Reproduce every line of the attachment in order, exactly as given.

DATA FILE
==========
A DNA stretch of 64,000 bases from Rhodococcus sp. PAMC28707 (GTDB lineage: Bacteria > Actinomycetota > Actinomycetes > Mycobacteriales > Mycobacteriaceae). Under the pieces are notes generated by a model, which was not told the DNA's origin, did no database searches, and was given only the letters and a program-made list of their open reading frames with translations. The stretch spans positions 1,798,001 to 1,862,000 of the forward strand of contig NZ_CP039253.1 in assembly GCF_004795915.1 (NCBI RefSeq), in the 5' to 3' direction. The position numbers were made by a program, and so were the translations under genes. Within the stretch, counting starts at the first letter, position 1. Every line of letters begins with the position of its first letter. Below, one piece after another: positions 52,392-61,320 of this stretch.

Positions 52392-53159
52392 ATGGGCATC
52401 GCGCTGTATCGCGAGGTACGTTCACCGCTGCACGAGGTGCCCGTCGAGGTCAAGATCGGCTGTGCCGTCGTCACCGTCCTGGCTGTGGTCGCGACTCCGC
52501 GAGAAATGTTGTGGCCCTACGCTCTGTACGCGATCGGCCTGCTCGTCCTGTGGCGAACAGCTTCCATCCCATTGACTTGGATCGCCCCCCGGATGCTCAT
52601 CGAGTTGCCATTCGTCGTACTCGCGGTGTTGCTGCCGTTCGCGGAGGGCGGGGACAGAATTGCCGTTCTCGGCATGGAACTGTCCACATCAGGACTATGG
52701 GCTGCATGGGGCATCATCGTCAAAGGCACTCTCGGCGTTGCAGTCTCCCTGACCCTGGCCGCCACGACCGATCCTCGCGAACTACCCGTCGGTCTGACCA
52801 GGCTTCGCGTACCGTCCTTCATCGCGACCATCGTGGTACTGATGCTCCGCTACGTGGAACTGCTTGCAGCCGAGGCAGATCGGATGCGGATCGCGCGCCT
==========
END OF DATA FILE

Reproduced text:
A DNA stretch of 64,000 bases from Rhodococcus sp. PAMC28707 (GTDB lineage: Bacteria > Actinomycetota > Actinomycetes > Mycobacteriales > Mycobacteriaceae). Under the pieces are notes generated by a model, which was not told the DNA's origin, did no database searches, and was given only the letters and a program-made list of their open reading frames with translations. The stretch spans positions 1,798,001 to 1,862,000 of the forward strand of contig NZ_CP039253.1 in assembly GCF_004795915.1 (NCBI RefSeq), in the 5' to 3' direction. The position numbers were made by a program, and so were the translations under genes. Within the stretch, counting starts at the first letter, position 1. Every line of letters begins with the position of its first letter. Below, one piece after another: positions 52,392-61,320 of this stretch.

Positions 52392-53159
52392 ATGGGCATC
52401 GCGCTGTATCGCGAGGTACGTTCACCGCTGCACGAGGTGCCCGTCGAGGTCAAGATCGGCTGTGCCGTCGTCACCGTCCTGGCTGTGGTCGCGACTCCGC
52501 GAGAAATGTTGTGGCCCTACGCTCTGTACGCGATCGGCCTGCTCGTCCTGTGGCGAACAGCTTCCATCCCATTGACTTGGATCGCCCCCCGGATGCTCAT
52601 CGAGTTGCCATTCGTCGTACTCGCGGTGTTGCTGCCGTTCGCGGAGGGCGGGGACAGAATTGCCGTTCTCGGCATGGAACTGTCCACATCAGGACTATGG
52701 GCTGCATGGGGCATCATCGTCAAAGGCACTCTCGGCGTTGCAGTCTCCCTGACCCTGGCCGCCACGACCGATCCTCGCGAACTACCCGTCGGTCTGACCA
52801 GGCTTCGCGTACCGTCCTTCATCGCGACCATCGTGGTACTGATGCTCCGCTACGTGGAACTGCTTGCAGCCGAGGCAGATCGGATGCGGATCGCGCGCCT